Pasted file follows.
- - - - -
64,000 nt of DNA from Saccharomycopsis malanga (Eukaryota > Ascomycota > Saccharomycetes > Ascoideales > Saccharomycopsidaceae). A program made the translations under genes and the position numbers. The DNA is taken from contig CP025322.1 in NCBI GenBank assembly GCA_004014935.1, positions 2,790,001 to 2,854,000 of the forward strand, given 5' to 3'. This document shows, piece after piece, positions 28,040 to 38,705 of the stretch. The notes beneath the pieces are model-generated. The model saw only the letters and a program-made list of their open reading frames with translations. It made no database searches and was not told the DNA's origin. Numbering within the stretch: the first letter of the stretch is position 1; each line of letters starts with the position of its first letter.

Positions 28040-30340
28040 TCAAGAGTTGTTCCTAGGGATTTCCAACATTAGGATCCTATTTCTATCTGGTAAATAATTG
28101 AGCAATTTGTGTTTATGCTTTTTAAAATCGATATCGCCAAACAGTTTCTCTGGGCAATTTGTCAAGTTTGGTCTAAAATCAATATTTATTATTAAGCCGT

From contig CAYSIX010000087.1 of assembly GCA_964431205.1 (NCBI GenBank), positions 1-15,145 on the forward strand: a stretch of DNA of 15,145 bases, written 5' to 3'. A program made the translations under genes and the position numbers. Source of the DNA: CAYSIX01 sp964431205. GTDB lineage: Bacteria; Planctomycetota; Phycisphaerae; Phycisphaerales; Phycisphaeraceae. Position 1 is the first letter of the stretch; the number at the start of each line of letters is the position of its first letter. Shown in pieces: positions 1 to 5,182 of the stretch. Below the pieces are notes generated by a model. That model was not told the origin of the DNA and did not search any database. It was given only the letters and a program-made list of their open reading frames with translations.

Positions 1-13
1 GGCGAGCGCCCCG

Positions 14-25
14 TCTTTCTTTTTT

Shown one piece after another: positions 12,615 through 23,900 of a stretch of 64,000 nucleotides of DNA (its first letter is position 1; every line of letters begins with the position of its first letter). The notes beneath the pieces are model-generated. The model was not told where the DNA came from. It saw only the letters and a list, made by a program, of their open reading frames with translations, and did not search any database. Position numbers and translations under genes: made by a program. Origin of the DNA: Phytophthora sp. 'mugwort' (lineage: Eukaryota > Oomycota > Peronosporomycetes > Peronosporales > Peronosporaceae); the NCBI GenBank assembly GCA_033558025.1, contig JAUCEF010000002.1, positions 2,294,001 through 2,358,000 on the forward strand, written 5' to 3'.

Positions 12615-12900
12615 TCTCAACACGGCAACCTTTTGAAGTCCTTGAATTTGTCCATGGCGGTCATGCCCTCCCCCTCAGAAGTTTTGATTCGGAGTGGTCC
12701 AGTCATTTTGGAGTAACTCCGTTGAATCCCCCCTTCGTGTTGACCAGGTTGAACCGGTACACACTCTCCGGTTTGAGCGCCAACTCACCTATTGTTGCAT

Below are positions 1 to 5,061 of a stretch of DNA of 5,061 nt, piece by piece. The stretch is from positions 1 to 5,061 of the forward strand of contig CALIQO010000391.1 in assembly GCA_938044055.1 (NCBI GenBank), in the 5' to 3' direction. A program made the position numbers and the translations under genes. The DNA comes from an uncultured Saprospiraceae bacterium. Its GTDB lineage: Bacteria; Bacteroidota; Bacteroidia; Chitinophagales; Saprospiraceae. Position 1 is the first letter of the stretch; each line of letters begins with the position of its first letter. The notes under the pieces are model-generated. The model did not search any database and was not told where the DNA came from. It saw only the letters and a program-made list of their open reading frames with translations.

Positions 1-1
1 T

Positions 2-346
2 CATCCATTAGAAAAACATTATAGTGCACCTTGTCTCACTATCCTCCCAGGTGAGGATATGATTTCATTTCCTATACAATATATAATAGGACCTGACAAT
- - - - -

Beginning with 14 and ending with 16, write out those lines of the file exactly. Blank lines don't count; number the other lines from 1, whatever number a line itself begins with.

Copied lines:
Below are positions 1 to 5,061 of a stretch of DNA of 5,061 nt, piece by piece. The stretch is from positions 1 to 5,061 of the forward strand of contig CALIQO010000391.1 in assembly GCA_938044055.1 (NCBI GenBank), in the 5' to 3' direction. A program made the position numbers and the translations under genes. The DNA comes from an uncultured Saprospiraceae bacterium. Its GTDB lineage: Bacteria; Bacteroidota; Bacteroidia; Chitinophagales; Saprospiraceae. Position 1 is the first letter of the stretch; each line of letters begins with the position of its first letter. The notes under the pieces are model-generated. The model did not search any database and was not told where the DNA came from. It saw only the letters and a program-made list of their open reading frames with translations.

Positions 1-1
1 T